Angela Natividad's Live & Uncensored!

28 July 2011

We All Love a Cameo Ad.

Here's work that bounces by Sid Lee for Adidas' "All In" campaign. The famous faces and choice of music do a lot of the heavy lifting, but the production's focus on the strength, grace, sense of connectedness and power that animates the active female is what makes it electric.

I actually want to get out of my seat and go get streamlined to a soundtrack. Possibly in a hoodie. Although that probably won't actually happen until I get another back roll (nothing, in the end, is more motivating).

Want more? Visit the Adidas Women Facebook page. (Thanks to Adidas France CM Brice Mazenod for the linky-loo.)

Ad via Le Publigeekaire.

25 July 2011

It's Okay to Go Left Field...

...if you can tie things nicely back to the brand.

We all have a kid inside who's thirsty for stories, who's waiting to fall in love with a moment, and who wants to laugh. This walks a nice line between modern self-deprecating humour and taste. See? It's like the difference between a good comedian and a bad one: you can be ostentatious and provocative if you're hitting those deeper chords, but if you're crass just to be crass, you're shooting blanks.

22 July 2011

We Need More Stuff Like This.

Someone recently asked me if I am optimistic about the future of humanity. Despite dire statistics and the (anecdotal?) knowledge that people care more about maintaining quality of life than about big-context global sustainability*, I still feel that people work best at gunpoint. The worst may not yet have arrived, but neither has the best, and we have to traverse the former for the latter. That is just how we are. (Hopefully the wake-up call isn't full-on apocalypse, though.)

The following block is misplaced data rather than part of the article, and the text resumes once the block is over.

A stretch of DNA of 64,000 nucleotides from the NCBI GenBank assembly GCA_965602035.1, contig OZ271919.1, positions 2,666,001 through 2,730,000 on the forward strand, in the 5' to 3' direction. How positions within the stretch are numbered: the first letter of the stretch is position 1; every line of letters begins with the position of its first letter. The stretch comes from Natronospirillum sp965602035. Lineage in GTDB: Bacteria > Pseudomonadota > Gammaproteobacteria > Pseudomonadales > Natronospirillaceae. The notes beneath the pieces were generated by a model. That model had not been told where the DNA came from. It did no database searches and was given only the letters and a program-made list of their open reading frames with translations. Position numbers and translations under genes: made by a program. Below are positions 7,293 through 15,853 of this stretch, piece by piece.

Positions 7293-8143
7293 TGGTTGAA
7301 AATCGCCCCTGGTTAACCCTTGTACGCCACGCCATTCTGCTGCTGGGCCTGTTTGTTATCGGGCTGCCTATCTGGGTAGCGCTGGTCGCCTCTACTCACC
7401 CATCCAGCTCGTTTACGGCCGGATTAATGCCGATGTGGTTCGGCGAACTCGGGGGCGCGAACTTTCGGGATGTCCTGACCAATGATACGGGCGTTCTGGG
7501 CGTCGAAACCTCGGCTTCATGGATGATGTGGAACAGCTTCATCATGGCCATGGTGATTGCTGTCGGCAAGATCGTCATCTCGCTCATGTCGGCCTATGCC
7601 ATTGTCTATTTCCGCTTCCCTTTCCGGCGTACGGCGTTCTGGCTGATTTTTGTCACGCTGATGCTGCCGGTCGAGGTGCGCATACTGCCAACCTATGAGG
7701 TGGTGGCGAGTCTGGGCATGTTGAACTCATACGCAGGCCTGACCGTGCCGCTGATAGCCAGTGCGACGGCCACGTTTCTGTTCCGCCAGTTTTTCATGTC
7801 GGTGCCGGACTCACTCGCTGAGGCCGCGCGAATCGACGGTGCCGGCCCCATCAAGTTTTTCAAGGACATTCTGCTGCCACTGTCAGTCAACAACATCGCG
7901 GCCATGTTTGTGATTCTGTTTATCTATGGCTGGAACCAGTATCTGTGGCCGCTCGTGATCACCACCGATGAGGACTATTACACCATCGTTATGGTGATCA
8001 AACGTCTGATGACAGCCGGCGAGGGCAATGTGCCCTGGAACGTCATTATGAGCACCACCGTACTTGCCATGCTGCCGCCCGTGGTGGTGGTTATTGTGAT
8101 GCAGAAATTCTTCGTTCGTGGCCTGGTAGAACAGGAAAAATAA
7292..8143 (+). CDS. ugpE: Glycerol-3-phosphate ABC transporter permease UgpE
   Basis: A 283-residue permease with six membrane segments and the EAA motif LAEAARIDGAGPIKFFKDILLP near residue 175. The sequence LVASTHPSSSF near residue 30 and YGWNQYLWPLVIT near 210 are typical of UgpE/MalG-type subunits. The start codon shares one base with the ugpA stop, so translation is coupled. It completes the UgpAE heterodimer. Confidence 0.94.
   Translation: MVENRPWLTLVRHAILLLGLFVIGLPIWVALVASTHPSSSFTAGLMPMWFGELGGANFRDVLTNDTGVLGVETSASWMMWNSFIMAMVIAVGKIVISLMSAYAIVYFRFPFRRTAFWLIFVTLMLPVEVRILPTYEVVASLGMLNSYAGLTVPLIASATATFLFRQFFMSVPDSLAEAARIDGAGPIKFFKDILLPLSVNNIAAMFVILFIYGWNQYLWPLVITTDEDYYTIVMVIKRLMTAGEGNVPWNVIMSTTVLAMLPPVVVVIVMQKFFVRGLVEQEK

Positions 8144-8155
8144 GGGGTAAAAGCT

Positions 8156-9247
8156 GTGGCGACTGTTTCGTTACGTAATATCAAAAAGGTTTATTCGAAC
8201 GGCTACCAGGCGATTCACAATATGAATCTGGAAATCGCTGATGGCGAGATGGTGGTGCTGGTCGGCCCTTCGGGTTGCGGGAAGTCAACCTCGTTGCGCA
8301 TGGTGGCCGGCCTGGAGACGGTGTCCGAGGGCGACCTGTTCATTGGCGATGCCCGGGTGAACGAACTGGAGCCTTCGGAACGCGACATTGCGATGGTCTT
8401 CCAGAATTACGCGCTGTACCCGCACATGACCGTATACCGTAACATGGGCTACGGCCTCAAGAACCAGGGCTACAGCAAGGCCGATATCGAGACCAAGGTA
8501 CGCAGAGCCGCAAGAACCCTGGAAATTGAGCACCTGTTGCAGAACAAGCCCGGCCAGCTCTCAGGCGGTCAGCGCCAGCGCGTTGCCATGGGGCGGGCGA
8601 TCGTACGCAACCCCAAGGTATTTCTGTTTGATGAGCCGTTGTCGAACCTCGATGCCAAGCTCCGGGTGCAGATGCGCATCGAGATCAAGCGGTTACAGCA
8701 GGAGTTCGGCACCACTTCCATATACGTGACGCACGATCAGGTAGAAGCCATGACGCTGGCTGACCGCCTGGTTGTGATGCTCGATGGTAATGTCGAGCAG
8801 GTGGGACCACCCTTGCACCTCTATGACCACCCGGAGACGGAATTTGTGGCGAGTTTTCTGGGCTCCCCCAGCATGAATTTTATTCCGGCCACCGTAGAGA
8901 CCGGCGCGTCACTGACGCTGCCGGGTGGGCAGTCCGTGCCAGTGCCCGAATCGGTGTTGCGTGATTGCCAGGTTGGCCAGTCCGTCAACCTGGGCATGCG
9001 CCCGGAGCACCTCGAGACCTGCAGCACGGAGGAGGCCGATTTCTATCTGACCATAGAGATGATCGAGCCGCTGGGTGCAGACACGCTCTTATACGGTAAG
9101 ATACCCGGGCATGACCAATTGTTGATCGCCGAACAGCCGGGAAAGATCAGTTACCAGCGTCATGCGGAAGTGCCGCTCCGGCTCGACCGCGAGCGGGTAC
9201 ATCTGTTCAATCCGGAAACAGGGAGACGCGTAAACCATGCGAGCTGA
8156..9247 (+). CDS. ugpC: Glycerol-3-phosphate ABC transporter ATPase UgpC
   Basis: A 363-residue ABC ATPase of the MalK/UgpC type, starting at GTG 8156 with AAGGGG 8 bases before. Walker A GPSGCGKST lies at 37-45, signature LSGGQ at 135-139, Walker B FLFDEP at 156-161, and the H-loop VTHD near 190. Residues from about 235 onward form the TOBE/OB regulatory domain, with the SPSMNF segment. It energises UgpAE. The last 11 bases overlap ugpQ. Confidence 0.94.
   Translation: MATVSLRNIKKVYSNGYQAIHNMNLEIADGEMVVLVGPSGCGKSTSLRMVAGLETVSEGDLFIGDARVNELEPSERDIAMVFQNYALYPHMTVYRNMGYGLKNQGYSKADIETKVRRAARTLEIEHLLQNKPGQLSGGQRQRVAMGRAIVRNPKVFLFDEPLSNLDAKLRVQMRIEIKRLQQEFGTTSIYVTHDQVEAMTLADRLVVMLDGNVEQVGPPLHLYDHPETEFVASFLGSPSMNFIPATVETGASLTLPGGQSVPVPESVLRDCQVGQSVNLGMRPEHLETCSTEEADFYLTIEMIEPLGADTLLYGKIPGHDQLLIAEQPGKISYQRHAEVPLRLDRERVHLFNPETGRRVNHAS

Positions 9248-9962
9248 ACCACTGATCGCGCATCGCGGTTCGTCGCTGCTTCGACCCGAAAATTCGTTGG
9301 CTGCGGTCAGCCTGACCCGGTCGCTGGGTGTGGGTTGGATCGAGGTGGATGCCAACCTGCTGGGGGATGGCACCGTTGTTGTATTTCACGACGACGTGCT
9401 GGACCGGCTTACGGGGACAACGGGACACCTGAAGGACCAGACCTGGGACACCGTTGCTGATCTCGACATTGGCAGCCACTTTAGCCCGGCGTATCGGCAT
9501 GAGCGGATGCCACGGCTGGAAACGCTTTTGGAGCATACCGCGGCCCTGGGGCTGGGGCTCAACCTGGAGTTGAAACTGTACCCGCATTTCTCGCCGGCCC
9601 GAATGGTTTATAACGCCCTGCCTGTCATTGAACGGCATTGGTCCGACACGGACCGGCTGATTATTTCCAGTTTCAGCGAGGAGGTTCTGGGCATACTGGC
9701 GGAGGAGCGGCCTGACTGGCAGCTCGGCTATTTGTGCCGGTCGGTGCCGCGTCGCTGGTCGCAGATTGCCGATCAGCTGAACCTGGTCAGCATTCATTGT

For as much waste and destruction we're capable of producing, we are just as equipped for producing miracles. There are some who say we are fascinated by our trajectory toward imminent tragedy. This isn't the case, and every little thing we do -- connecting with the world, self-organising for human rights, cooperative farming, purchasing locally, correcting wrongs, even advertising with greater care for both the long-term sustainability of the brand and our children -- makes a ripple in the sea of our collective destinies.


*There are currently as many people alive on Earth today as the total number of human deaths since the beginning of organised civilization: 6.8 billion. Is that not ostentatious?

21 July 2011

Bubblegum Love: All Candy, No Nutrients

Here's some pretty work by director David Lobser for production company Blacklist and MTV World Design Studio Milan (CD: Roberto Bagatti). One commenter, pointing out the jarringly obvious, has already observed, "inverted hearts look like ballsacks." The butterfly stomach explosion doesn't help matters either.

But it's still pretty work. I am vaguely reminded of Frito Lay's 2009 campaign, "Made for Each Other," except this wee :20 piece is less substantial. (Substance was never the strong suit of MTV ads, though; their stuff leans more toward short, ambient and otherwise without core.)

Your call as to where the actual bubblegum is.

19 July 2011

Audi + Bose: A Match Made in Minimalism